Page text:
Available Now! (click cover)

America's Counter-Revolution
The Constitution Revisited

From the back cover:

This book challenges the assumption that the Constitution was a landmark in the struggle for liberty. Instead, Sheldon Richman argues, it was the product of a counter-revolution, a setback for the radicalism represented by America’s break with the British empire. Drawing on careful, credible historical scholarship and contemporary political analysis, Richman suggests that this counter-revolution was the work of conservatives who sought a nation of “power, consequence, and grandeur.” America’s Counter-Revolution makes a persuasive case that the Constitution was a victory not for liberty but for the agendas and interests of a militaristic, aristocratic, privilege-seeking ruling class.

Saturday, August 31, 2013

In Search of Monsters to Destroy

Secretary of State John Quincy Adams, July 4, 1821 (excerpt):

And now, friends and countrymen, if the wise and learned philosophers of the elder world … should find their hearts disposed to enquire what has America done for the benefit of mankind? Let our answer be this:

America … has invariably … held forth to them the hand of honest friendship, of equal freedom, of generous reciprocity.

She has uniformly spoken among them … the language of equal liberty, of equal justice, and of equal rights.

She has … respected the independence of other nations while asserting and maintaining her own.

She has abstained from interference in the concerns of others, even when conflict has been for principles to which she clings, as to the last vital drop that visits the heart....

Wherever the standard of freedom and Independence has been or shall be unfurled, there will her heart, her benedictions and her prayers be.

But she goes not abroad, in search of monsters to destroy. She is the well-wisher to the freedom and independence of all. She is the champion and vindicator only of her own....

She well knows that by once enlisting under other banners than her own, were they even the banners of foreign independence, she would involve herself beyond the power of extrication, in all the wars of interest and intrigue, of individual avarice, envy, and ambition, which assume the colors and usurp the standard of freedom.

The fundamental maxims of her policy would insensibly change from liberty to force.... She might become the dictatress of the world. She would be no longer the ruler of her own spirit....

[America’s] glory is not dominion, but liberty. Her march is the march of the mind. She has a spear and a shield: but the motto upon her shield is, Freedom, Independence, Peace. This has been her Declaration: this has been, as far as her necessary intercourse with the rest of mankind would permit, her practice.



Friday, August 30, 2013

Scariest Line from Kerry's Syria Speech

"It is also profoundly about who we are. We are the United States of America. We are the country that has tried, not always successfully, but always tried to honor a set of universal values around which we have organized our lives and our aspirations."

Random Thoughts

  • Onion headline I'd like to see: Obama Issuing Troops Nike Footwear to Avoid Accusation He's Putting Boots on Ground in Syria.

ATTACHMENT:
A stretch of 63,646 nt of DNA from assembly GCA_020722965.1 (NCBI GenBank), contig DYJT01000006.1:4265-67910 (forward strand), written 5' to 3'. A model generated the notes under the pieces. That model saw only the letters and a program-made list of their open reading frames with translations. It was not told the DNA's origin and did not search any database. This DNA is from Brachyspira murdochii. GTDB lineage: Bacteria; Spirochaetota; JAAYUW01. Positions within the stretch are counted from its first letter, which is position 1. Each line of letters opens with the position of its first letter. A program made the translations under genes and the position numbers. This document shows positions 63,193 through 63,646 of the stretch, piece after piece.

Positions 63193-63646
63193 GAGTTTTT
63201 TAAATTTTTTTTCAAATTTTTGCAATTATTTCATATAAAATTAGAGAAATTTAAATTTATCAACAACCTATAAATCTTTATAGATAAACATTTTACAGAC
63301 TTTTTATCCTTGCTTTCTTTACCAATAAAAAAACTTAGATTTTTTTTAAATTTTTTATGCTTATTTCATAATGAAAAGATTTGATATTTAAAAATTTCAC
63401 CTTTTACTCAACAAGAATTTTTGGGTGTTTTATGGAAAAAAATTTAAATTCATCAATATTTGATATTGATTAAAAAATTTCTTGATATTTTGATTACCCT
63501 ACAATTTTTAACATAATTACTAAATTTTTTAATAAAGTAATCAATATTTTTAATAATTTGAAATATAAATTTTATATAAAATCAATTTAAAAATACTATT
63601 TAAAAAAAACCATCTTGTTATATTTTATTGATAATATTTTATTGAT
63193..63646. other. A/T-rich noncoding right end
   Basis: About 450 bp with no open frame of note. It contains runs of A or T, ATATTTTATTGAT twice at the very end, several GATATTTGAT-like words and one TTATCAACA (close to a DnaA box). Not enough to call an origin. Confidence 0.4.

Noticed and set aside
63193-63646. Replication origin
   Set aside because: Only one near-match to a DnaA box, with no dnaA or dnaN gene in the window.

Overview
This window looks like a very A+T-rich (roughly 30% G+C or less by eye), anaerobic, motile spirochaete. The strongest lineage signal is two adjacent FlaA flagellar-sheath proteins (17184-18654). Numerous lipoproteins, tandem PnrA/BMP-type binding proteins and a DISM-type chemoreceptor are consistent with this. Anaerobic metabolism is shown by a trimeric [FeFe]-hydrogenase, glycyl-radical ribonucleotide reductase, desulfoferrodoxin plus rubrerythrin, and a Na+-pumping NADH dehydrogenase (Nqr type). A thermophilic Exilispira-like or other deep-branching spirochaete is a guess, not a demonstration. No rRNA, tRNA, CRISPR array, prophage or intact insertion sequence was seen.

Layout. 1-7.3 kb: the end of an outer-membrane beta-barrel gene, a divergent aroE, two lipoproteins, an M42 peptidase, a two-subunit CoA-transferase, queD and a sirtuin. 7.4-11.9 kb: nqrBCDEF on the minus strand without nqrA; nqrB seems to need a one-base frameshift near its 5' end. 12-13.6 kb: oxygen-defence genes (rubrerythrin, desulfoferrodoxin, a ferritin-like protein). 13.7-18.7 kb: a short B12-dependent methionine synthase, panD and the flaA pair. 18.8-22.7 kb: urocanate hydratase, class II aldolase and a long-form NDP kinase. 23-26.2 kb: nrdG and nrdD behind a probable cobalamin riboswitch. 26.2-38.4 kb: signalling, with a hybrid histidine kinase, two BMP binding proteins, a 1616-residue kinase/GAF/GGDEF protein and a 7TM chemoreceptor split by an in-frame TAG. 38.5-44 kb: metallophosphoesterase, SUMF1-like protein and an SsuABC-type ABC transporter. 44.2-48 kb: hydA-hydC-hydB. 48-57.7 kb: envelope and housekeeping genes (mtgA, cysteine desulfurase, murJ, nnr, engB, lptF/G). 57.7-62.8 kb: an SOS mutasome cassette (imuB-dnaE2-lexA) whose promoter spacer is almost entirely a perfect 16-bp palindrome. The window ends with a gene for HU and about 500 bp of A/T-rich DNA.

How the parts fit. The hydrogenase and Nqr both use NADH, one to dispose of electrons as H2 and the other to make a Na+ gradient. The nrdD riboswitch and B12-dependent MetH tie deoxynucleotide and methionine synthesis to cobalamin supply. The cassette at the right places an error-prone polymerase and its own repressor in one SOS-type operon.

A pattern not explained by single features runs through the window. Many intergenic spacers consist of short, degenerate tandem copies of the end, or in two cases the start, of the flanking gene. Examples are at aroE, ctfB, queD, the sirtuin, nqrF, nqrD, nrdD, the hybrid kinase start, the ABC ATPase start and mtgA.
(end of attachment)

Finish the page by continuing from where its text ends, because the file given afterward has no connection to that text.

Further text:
• Who says Obama is not brilliant? He neutralized Hagel, didn't he?
  • Let's take all the tables away from the politicians so they will have no place to put their options.
  • "National interest" is way too vague an idea to be a useful guide for anything.

Now I Understand

I just listened to Secretary State John Kerry's speech on Syria and chemical weapons. He pointed out that such weapons were banned internationally after Word War I. That sheds light on a question that has bugged me for a long time. Now I see why Harry Truman dropped two A-bombs on Japan in 1945: Chemical weapons were illegal.

Two Items Related to Syria

Op-ed: "U.S. Has No Moral Standing To Condemn Assad"
TGIF: "Obama and King" (Portuguese translation here.)

Friday, August 23, 2013

TGIF: Heroic

Chelsea Manning deserves our admiration. Here's hoping her prison stay is short and easy.

Read TGIF: Heroic here.

Wednesday, August 21, 2013

Matthews Demagogues Climate Change ... Again

Chris Matthews does it again: Yesterday's show featured a discussion of the latest report on climate change with a climate scientist who believes that catastrophic anthropogenic global warming (CAGW) is happening (Michael Mann) and ... a Republican consultant (who kept saying, "I'm not a scientist."). Matthews's mission is to make sure his viewers never have to encounter a credentialed climate scientist with evidence against CAGW -- there are such -- so he can maintain the pretense that anyone who denies CAGW must be an anti-science religious fanatic.

Worth reading: Alex Cockburn's "Is Global Warming a Sin?"



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Regarding Bradley Manning's Apology

Bradley Manning was sentenced today to 35 years in prison today, more than the 25 minimum, but less than the 60 the government asked for.

Arthur Silber has written a moving post, "If You Love Martyrs So Much, Then You Be One," about Manning's apology before his court-martial judge. If you are among those who are disappointed in Manning's action, I strongly recommend that you read it. If you understand what Manning did, I also recommend it. Here's a sample:
To express "disappointment" and the like is to confess that you may have grown to adulthood physically, but that you have allowed yourself to become fossilized emotionally in a state one might expect from a pathetically narcissistic, very badly damaged adolescent, with no understanding of how human beings actually live their lives or how societies function. It is also to confess a close to complete ignorance of political matters. It would be sufficiently nauseating if they only wished Manning to become a martyr for whatever cause they think they're serving. But it is beyond obscene that they demand that he willingly climb onto the cross, and drive the nails through his body himself.